Porto-Novo (also known as Hogbonou and Adjacé) is the official capital of the West African nation of Benin, and was the capital of French Dahomey. The commune covers an area of 110 square kilometres and as of 2002 had a population of 223,552 people.
Porto-Novo is a port on an inlet of the Gulf of Guinea, in the southeastern portion of the country. It is Benin's second-largest city, and although Porto-Novo is the official capital, the city of Cotonou is not only larger but also more important, culturally and politically: Cotonou is the seat of government. The region around Porto-Novo produces palm oil, cotton and kapok. Petroleum was discovered off the coast of the city in the 1990s, and has become an important export.
Porto-Novo was once a tributary of the Yoruba kingdom of Oyo and there continues to be a sizable Yoruba community in Porto Novo today. The city's name is of Portuguese origin, meaning "New Port." It was originally developed as a port for the slave trade.
In 1863, the British, who were active in nearby Nigeria, bombarded the city, which persuaded the Kingdom of Porto-Novo to accept French protection. The neighboring Kingdom of Abomey objected to French involvement in the region and war broke out between the two states. In 1883, Porto-Novo was incorporated into the French "colony of Dahomey and its dependencies." In 1900, it became Dahomey's capital city.
The kings of Porto-Novo continued to rule in the city, both officially and unofficially, until the death of the last king, Alohinto Gbeffa, in 1976. From 1908, the king held the title of Chef supérieur.
Many Afro-Brazilians settled in Porto-Novo following their return to Africa after emancipation in Brazil. Brazilian architecture and foods are important to the city's cultural life.
Porto Novo had an estimated population of 234,168 in 2005.
- 1979: 133,168 (census)
- 1992: 179,138 (census)
- 2000: 210,400 (estimate)
- 2002: 223,552 (estimate)
- 2005: 234,168 (estimate)
- 1st arrondissement
- 2nd arrondissement
- 3rd arrondissement
- 4th arrondissement
- 5th arrondissement
- The Porto Novo Museum of Ethnography contains a large collection of Yoruba masks, as well as items on the history of the city and of Benin.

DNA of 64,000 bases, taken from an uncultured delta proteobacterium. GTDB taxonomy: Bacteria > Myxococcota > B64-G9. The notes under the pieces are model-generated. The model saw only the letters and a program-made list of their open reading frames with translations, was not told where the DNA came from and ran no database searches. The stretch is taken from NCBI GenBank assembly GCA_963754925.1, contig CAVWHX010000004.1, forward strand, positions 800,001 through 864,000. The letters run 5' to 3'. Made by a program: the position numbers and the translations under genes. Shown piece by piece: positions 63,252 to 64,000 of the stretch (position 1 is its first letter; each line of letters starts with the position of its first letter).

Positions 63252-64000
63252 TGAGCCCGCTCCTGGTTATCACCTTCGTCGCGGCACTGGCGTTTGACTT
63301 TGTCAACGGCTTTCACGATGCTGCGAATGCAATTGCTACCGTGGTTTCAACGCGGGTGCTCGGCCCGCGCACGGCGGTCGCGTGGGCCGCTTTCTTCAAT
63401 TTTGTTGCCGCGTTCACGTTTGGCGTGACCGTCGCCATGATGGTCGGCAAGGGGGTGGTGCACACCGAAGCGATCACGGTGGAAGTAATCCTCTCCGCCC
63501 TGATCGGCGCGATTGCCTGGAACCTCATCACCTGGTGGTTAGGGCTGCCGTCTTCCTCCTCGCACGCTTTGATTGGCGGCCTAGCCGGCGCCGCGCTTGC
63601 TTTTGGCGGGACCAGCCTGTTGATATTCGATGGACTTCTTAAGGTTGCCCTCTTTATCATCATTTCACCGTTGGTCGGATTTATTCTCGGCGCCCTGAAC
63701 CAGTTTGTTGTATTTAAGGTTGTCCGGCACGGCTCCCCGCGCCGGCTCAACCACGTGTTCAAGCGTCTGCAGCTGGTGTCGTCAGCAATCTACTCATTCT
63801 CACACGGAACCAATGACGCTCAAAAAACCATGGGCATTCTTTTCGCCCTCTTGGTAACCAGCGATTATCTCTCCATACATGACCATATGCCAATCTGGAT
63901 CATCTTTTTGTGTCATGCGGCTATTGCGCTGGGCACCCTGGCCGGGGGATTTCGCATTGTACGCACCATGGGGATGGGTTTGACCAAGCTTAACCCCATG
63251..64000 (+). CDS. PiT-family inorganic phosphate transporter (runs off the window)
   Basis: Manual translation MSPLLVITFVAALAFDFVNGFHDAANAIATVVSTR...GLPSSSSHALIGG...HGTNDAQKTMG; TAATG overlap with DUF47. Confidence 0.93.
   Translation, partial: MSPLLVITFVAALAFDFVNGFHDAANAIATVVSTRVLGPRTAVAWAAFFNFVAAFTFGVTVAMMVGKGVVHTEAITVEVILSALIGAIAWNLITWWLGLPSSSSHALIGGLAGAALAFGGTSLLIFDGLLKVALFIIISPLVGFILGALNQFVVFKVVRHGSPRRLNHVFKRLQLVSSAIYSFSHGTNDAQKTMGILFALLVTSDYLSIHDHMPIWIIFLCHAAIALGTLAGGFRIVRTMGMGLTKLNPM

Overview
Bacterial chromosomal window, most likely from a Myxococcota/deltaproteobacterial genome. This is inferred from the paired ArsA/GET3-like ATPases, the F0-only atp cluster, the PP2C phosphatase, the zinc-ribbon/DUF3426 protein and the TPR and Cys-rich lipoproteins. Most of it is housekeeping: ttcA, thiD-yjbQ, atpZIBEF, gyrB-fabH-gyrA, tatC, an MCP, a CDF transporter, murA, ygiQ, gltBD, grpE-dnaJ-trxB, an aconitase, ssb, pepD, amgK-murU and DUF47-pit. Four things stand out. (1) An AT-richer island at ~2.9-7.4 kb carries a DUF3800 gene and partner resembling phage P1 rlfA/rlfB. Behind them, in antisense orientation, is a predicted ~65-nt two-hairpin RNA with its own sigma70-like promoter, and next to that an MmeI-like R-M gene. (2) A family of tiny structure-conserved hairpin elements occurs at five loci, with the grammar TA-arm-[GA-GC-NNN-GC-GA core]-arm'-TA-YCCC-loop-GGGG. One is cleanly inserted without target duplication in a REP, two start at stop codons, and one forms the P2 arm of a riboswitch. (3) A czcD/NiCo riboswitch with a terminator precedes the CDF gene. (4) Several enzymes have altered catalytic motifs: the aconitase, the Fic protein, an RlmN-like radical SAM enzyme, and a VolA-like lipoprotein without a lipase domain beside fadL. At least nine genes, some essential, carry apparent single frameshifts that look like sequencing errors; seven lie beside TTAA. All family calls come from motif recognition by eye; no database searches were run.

- King Toffa's Palace (also known as the Musée Honmé and the Royal Palace), now a museum, shows what life was like for African royalty.
- Jardin Place Jean Bayol is a large plaza which contains a statue of the first King of Porto-Novo.
- The da Silva Museum is a museum of Benin history. It shows what life was like for the returning Afro-Brazilians
- The palais de Gouverneur (governor's palace) is the home of the national legislature.
Other sites of interest include a Brazilian-style church, which is now a mosque, and the Institute of Higher Studies of Benin. The Stade Municipale and the Stade Charles de Gaulle are the largest football stadiums in the city.
Porto-Novo is not far from the living history town of Ouidah. It is also near to Nigeria and to Cotonou, and is not far from Pendjari National Park, a natural habitat for many African animal species.
Adjogan music is endemic to Porto-Novo. The style of music is played on an alounloun, a stick with metallic rings attached which jingle in time with the beating of the stick. The alounloun is said to descend from the staff of office of King Te-Agdanlin. The music is played to honor the King and his ministers. The music is also played in the city's Roman Catholic churches, but the royal bird crest has been replaced with a cross.
- Anicet Adjamossi, footballer, was born here in 1985
- Kamarou Fassassi, politician was born here.
- Samuel Oshoffa who founded the Celestial Church of Christ was born here in 1905.
- Paulin Soumanou Vieyra, director and author
- Romuald Hazoume, artist
Porto-Novo has a cement factory. The city is home to a branch of the Banque Internationale du Bénin, a major bank in Benin, and the Ouando Market.
World Heritage Status
This site was added to the UNESCO World Heritage Tentative List on October 31, 1996 in the Cultural category.
- "Porto Novo". Atlas Monographique des Communes du Benin. http://atlasbenin.africa-web.org/Oueme/Portonovo.htm. Retrieved January 5, 2010.
- "Communes of Benin". Statoids. http://www.statoids.com/ybj.html. Retrieved January 5, 2010.
- Adjamossi profile, (in French)
- Crumbly, Deidre Helen (2008). Spirit, Structure, and Flesh: Gendered Experiences in African Instituted Churches Among the Yoruba of Nigeria p. 54 on. University of Wisconsin Press. pp. 182. ISBN 978-0-299-22910-8. http://books.google.co.uk/books?id=olMmvHsB-C4C&pg=PA54&dq=Samuel+Bilehou+Oshoffa&cd=1#v=onepage&q=Samuel%20Bilehou%20Oshoffa&f=false. Retrieved February 2010.
- La ville de Porto-Novo : quartiers anciens et Palais Royal - UNESCO World Heritage Centre